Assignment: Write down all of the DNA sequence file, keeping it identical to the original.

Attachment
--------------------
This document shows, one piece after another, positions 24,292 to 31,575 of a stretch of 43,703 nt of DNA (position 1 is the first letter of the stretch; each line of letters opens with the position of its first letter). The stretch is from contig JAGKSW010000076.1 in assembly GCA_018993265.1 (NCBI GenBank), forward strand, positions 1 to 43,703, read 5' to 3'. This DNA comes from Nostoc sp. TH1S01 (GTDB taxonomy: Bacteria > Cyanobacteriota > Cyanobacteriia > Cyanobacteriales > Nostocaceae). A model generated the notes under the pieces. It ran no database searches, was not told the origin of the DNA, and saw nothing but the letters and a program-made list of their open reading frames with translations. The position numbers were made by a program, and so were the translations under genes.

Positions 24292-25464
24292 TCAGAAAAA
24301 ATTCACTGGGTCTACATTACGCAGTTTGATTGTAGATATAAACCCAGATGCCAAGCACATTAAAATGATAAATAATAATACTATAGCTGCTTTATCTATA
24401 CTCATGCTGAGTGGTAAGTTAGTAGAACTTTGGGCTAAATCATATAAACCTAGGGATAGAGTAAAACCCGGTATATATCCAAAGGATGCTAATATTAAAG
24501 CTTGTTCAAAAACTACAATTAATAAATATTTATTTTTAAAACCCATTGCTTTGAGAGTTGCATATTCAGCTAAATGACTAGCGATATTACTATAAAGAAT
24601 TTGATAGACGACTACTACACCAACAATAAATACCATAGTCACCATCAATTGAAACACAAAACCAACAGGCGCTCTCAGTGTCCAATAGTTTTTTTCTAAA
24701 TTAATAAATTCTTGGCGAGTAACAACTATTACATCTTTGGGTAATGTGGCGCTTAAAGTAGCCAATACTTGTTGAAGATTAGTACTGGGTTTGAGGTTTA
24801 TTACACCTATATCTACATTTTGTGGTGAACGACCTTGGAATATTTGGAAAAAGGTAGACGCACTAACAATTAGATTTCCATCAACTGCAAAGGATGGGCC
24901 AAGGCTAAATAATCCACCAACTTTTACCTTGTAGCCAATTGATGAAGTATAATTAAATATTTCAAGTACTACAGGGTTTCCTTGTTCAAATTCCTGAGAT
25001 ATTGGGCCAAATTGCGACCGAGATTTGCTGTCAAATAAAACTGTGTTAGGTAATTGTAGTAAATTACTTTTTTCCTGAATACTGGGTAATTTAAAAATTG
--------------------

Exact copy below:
This document shows, one piece after another, positions 24,292 to 31,575 of a stretch of 43,703 nt of DNA (position 1 is the first letter of the stretch; each line of letters opens with the position of its first letter). The stretch is from contig JAGKSW010000076.1 in assembly GCA_018993265.1 (NCBI GenBank), forward strand, positions 1 to 43,703, read 5' to 3'. This DNA comes from Nostoc sp. TH1S01 (GTDB taxonomy: Bacteria > Cyanobacteriota > Cyanobacteriia > Cyanobacteriales > Nostocaceae). A model generated the notes under the pieces. It ran no database searches, was not told the origin of the DNA, and saw nothing but the letters and a program-made list of their open reading frames with translations. The position numbers were made by a program, and so were the translations under genes.

Positions 24292-25464
24292 TCAGAAAAA
24301 ATTCACTGGGTCTACATTACGCAGTTTGATTGTAGATATAAACCCAGATGCCAAGCACATTAAAATGATAAATAATAATACTATAGCTGCTTTATCTATA
24401 CTCATGCTGAGTGGTAAGTTAGTAGAACTTTGGGCTAAATCATATAAACCTAGGGATAGAGTAAAACCCGGTATATATCCAAAGGATGCTAATATTAAAG
24501 CTTGTTCAAAAACTACAATTAATAAATATTTATTTTTAAAACCCATTGCTTTGAGAGTTGCATATTCAGCTAAATGACTAGCGATATTACTATAAAGAAT
24601 TTGATAGACGACTACTACACCAACAATAAATACCATAGTCACCATCAATTGAAACACAAAACCAACAGGCGCTCTCAGTGTCCAATAGTTTTTTTCTAAA
24701 TTAATAAATTCTTGGCGAGTAACAACTATTACATCTTTGGGTAATGTGGCGCTTAAAGTAGCCAATACTTGTTGAAGATTAGTACTGGGTTTGAGGTTTA
24801 TTACACCTATATCTACATTTTGTGGTGAACGACCTTGGAATATTTGGAAAAAGGTAGACGCACTAACAATTAGATTTCCATCAACTGCAAAGGATGGGCC
24901 AAGGCTAAATAATCCACCAACTTTTACCTTGTAGCCAATTGATGAAGTATAATTAAATATTTCAAGTACTACAGGGTTTCCTTGTTCAAATTCCTGAGAT
25001 ATTGGGCCAAATTGCGACCGAGATTTGCTGTCAAATAAAACTGTGTTAGGTAATTGTAGTAAATTACTTTTTTCCTGAATACTGGGTAATTTAAAAATTG